The Key to Painless Growth – November 29 2019

The Key to Painless Growth – November 29 2019

The key to painless growth is humility, which amounts to merely dropping pridefulness and pretense and accepting fallibility as a normal human characteristic of self and others. Lower mind sees relationships as competitive; higher mind sees them as cooperative. Lower mind gets involved with others; higher mind becomes aligned with others. The simple words “I’m sorry” put out most fires painlessly. To win in life means to give up the obsession of ‘who’s at fault’. Graciousness is far more powerful than belligerence. It is better to succeed than to ‘win’.

Dr. David R. Hawkins, M.D., Ph.D.,

Transcending the Levels of Consciousness

One truly odd thing about most of us is that we expect ourselves to know what we can’t possibly know. We expect ourselves to be expert at love regardless of how many relationships we may or may not have had. We expect ourselves to begin new jobs, even new careers, without making mistakes, in spite of the fact that we learn far more from our failures than from our successes. Many of us find ourselves continually putting unrealistic expectations on ourselves, demanding that we be perfect, and punishing ourselves when we are not. This makes for an uncomfortable and unhappy journey through life.

When we allow ourselves the gift of humility, we permit ourselves to not know. We permit ourselves to be open to learning, to be open to seeing things in a different light, from a broader perspective. And we permit ourselves the gift of seeing ourselves in a truer light. If I am expecting myself to be always perfect, any self-examination I practice will put me on the defensive. I will rationalize my bad behaviors. If I embrace humility and accept that I will never be perfect, I will be able to see myself clearly, noticing what I’m doing that’s working and what’s not working; noticing my behaviors that I respect, and maybe seeing some behaviors that I do not respect. Seeing these qualities within myself clearly, I might be able to choose the one over the other. The more I choose respectable actions, the more self-respect I will find, and the easier it will become to continue to choose in this same direction.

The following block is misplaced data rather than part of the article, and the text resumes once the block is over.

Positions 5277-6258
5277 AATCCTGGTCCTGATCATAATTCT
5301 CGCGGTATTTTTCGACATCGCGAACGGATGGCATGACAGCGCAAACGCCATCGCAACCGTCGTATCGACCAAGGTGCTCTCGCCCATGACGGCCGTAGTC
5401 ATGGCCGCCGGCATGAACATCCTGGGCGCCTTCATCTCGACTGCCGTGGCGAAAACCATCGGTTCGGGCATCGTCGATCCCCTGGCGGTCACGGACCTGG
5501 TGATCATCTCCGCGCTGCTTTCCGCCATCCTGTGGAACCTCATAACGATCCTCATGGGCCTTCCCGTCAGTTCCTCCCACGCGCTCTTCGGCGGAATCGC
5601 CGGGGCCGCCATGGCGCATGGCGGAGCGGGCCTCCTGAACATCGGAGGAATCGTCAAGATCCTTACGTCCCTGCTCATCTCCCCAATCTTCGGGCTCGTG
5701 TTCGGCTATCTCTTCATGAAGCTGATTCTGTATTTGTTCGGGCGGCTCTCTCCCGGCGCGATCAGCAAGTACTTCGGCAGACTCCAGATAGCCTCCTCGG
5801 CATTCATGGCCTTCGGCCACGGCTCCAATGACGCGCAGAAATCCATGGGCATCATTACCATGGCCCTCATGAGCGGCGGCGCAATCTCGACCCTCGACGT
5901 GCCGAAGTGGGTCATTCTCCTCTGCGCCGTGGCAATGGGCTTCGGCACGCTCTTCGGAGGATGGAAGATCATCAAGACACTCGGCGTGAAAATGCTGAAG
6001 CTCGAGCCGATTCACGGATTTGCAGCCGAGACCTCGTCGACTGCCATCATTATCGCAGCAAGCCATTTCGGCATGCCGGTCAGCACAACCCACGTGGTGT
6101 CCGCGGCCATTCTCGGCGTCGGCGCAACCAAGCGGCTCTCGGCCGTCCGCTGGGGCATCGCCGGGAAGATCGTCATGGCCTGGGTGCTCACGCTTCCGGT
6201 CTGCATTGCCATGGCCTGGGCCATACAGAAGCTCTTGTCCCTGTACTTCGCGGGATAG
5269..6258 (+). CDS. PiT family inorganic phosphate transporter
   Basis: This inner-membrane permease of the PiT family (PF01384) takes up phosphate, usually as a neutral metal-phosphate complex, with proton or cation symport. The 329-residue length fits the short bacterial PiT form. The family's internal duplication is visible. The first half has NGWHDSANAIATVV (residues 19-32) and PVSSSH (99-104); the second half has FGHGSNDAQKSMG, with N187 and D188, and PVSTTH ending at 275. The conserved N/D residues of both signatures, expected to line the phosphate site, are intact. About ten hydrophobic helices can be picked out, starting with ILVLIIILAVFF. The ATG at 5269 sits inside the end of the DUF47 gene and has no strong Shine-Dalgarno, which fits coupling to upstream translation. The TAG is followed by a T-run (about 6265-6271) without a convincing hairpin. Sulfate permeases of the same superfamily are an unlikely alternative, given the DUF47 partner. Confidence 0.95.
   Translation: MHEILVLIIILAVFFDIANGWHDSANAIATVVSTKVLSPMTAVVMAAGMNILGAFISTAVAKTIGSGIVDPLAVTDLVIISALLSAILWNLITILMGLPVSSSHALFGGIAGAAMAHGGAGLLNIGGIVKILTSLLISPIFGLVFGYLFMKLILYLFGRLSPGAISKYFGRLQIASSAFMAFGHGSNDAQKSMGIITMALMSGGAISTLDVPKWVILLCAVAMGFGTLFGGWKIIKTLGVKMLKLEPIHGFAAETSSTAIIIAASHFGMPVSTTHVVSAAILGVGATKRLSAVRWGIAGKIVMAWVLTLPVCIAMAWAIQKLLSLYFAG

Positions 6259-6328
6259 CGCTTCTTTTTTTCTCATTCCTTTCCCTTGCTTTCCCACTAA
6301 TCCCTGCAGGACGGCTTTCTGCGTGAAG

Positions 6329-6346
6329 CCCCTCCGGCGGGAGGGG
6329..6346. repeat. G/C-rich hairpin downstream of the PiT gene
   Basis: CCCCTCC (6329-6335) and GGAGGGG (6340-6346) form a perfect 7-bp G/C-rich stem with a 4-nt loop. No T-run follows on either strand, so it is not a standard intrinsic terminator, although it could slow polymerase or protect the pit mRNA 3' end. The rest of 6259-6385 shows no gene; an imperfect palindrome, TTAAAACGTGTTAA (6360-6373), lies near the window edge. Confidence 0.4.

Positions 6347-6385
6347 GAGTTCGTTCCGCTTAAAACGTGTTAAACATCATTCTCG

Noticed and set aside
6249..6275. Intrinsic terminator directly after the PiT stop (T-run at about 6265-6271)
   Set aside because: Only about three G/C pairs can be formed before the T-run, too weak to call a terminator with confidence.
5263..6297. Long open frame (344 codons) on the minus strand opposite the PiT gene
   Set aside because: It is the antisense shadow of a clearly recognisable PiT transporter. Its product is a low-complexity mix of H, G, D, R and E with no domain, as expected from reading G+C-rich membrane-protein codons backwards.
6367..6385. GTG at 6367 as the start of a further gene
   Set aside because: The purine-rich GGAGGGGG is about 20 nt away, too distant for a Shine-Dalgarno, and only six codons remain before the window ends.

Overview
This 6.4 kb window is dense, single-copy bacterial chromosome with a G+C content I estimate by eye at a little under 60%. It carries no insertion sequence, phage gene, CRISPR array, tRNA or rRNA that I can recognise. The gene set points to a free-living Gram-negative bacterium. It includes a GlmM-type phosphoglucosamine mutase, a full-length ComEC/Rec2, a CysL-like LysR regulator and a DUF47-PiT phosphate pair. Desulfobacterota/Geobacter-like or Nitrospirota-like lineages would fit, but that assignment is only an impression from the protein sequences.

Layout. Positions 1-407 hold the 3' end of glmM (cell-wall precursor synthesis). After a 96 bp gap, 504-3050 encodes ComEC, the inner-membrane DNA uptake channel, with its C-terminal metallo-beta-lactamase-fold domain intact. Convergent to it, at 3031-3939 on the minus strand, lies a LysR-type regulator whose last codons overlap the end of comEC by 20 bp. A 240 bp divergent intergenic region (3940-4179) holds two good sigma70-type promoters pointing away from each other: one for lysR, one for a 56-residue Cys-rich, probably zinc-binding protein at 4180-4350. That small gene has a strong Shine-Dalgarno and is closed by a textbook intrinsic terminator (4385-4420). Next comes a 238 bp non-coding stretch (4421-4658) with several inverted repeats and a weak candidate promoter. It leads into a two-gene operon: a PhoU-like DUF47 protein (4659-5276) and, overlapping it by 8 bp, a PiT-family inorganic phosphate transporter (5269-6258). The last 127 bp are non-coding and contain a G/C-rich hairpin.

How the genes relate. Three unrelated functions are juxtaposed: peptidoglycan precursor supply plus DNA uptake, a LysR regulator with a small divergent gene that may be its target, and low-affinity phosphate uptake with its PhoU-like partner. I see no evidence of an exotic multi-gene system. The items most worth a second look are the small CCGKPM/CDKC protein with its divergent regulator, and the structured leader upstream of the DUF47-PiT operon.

Dr. Hawkins suggests noting for ourselves the various ‘attitudes’ we have been choosing or not choosing:

As a simple exercise, merely surveying the contrasting lists [of attitudes] has a freeing effect as it brings various options to awareness that have been overlooked.


Here is one of the lists included in the book referenced above:

Table 3: Function of Mind–Attitudes

Lower Mind–Higher Mind

GuardedFriendly — charitable

Cynical Optimistic — hopeful

Suspicious — Trusting

Selfish — Considerate

Stingy — Generous

Calculating — Planning

Devious — Forthright

Quixotic — Stable

Fussy, choosey — Easy to please

Short of money — Adequate for needs

Insists — Requests

Excess — Balance

Rude Polite — gracious

Extremes — Compromising

Rush, hurry — ‘Keep moving’

Avarice — Money isn’t everything

Lust — Desire

Ungrateful — Appreciative

Downgrades — Compliments

Condemn — Disapprove

Sexist — Humanist

Stultified — Progressive

Focused on self — Concern for others & the world

Opportunistic — Fits life plan

Complacent Self — improvement

Vulgar, gross — Restrained, subtle

PrevaricateHonest — truthful

Envy Appreciation — respect

Grim, heavy — Sense of humor, lighthearted

Today I will make an honest self-appraisal, noting all the areas where my attitude is supportive of life and oneness with others, and all the areas where I have room for improvement; and regardless of the balance or imbalance between the two, I will thank myself for having the humility and the courage even to take a look; and I will insist on giving myself permission and encouragement to grow.  

Adele and Butler and Red Couch, Downtown Photo Collective, Los Angeles